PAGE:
by Lee Reich
Outside, the garden is deathly still except for an almost life-like rustling. This rustling is the wind playing on plant labels. I have affixed labels to many of my trees and shrubs because I can’t always remember what variety I planted. I also have this nagging fear that the next person to live in my house will one day wander out to the garden, pluck an apple from a tree, bite into it, and not know what variety it is.
I need permanent labels, not the temporary plastic ones that last only a season or two and come with purchased trees and shrubs. One year I bought aluminum labels from a nursery supply company. With a pencil, I embossed the plant names on the thin metal strips and attached each to its appropriate tree or shrub.
What attractive playthings these labels became for my cat. The tags, dancing in the slightest breezes, made what I suppose to the cat were mouse-like, scratching sounds. Needless to say, many of those thin aluminum strips were torn to shreds.
Looking through some good, old-fashioned gardening encyclopedias, I found whole discourses under the subject heading of “Labels.” For instance, here’s an idea for eking a few extra seasons out of a cheap, wooden label. Instead of writing a name on a single label, you write it on two labels, then wire the labels flat together with the writing facing the same direction. When the writing on the outside facing label weathers away, the writing that was sandwiched between the two labels still will be legible.
Years ago, sheets of zinc were commonly used for labelling; the metal cuts easily with scissors, and it resists decay. One suggestion for a long-lasting label was to coat a zinc strip with paraffin, scratch the plant name through the paraffin, then immerse the strip in dilute hydrochloric acid to etch the zinc.
Any one of a number of permanent inks could be used to write a plant name on a strip of zinc. There was the once well-known concoction developed by the French chemist Brainnot in 1837, consisting of verdigris (obtained by scraping the green crust from copper “weathered” in vinegar), sal ammoniac (naturally formed ammonium chloride), lampblack (soot), and water. Copper or mercury chloride also made good inks. One of the blackest inks for zinc was made from platinum chloride—an indication of the low price of platinum and/or the high importance of labelling in times past. In spite of my quest for permanent labels, I wouldn’t mess around with any of these inks because of their toxicity, trouble, and, especially the last one, their expense.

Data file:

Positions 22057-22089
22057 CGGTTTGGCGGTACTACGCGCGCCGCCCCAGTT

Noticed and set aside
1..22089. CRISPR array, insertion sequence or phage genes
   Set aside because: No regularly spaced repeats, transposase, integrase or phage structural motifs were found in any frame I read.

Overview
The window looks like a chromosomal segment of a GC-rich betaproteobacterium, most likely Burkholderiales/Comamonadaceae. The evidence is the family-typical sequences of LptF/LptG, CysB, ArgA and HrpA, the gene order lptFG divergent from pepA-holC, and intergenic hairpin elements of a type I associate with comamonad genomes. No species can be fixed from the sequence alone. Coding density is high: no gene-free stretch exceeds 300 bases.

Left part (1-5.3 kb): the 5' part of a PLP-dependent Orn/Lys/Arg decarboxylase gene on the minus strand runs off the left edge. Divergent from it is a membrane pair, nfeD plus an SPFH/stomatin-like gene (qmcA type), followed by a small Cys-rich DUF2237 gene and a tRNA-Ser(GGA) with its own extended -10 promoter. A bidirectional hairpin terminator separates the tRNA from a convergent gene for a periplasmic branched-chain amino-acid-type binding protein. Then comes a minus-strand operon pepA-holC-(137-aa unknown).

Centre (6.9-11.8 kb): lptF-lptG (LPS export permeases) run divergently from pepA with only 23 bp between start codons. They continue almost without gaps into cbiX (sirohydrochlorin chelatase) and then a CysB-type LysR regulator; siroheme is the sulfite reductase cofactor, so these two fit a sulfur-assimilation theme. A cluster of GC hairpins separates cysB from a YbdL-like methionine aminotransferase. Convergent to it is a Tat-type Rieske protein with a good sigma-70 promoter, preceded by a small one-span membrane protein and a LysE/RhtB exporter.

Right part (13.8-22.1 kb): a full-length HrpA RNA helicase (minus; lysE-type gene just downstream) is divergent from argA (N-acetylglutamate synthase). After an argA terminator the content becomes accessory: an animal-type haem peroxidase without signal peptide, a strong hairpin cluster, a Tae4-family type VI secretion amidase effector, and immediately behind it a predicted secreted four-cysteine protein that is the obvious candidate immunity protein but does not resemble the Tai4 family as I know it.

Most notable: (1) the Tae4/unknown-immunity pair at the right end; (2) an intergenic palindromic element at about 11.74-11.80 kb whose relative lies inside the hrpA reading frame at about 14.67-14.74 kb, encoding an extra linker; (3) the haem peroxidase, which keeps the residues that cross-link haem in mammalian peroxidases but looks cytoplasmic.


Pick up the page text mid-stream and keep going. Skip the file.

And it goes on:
One suggestion I particularly liked was writing a plant name on a stiff piece of paper, then inserting the paper into a stoppered glass vial or test tube. Such a label potentially could outlive most plants. And the idea of those vials hanging one per tree seems almost as fanciful to me as a stoppered bottle, message enclosed, bobbing in the ocean.
Any label—no matter what type—has to be attached to the plant to be identified. One problem with a nail is that the bark of a tree eventually will overgrow a nailed label. I have seen more than one old apple tree whose bark had just about swallowed up its metal label, leaving exposed only a two or three letter hint of the variety name. Attaching a label with a wire loop around a branch is satisfactory as long as the loop is occasionally loosened so as not to girdle the limb. Of course, decay-resistant wire such as copper or aluminum is needed.
My old gardening encyclopedias even have some clever suggestions for attaching labels. Instead of nailing a label to a tree, why not affix it with spring-held screws to allow for bark expansion? Or, instead of a wire loop needing constant adjustment, why not use a wire loop part of which is wound into a spring that expands with plant growth? At any rate, no matter how labels are attached, they are easier to find if put at the same height and facing the same direction on all trees.
|Lee’s beloved Dymo-Mite Tapewriter labeler. Photo by Lee
Nowadays my young trees start out with labels attached with thin copper wire wound into a spring. Once trunks get some girth, I drill the skinniest possible hole in the trunk, just wide enough to slide in the opened end of a thin copper wire. As the tree grows, it clings tightly to the wire and when the bark grows out near the label, I just twist on another length of wire.
As for the labels, I graduated to homemade ones cut from disposable aluminum trays, such as those used for frozen foods—a suggestion from an old Popular Mechanics magazine. More recently, I graduated again and my labels became more elegant. I purchased an inexpensive, “vintage” Dymo-Mite Tapewriter labeler (itself a work of art) that embosses the variety names into 1/2” wide stainless steel cut from a spool. These sturdy labels should survive as long as the trees they identify, and they’re thick enough to be cat-proof.
Lee Reich, PhD is a garden and orchard consultant; he hosts workshops at his New Paltz farmden, which is a test site for innovative techniques in soil care, pruning, and growing fruits and vegetables. For more helpful gardening guidance visit leereich.com.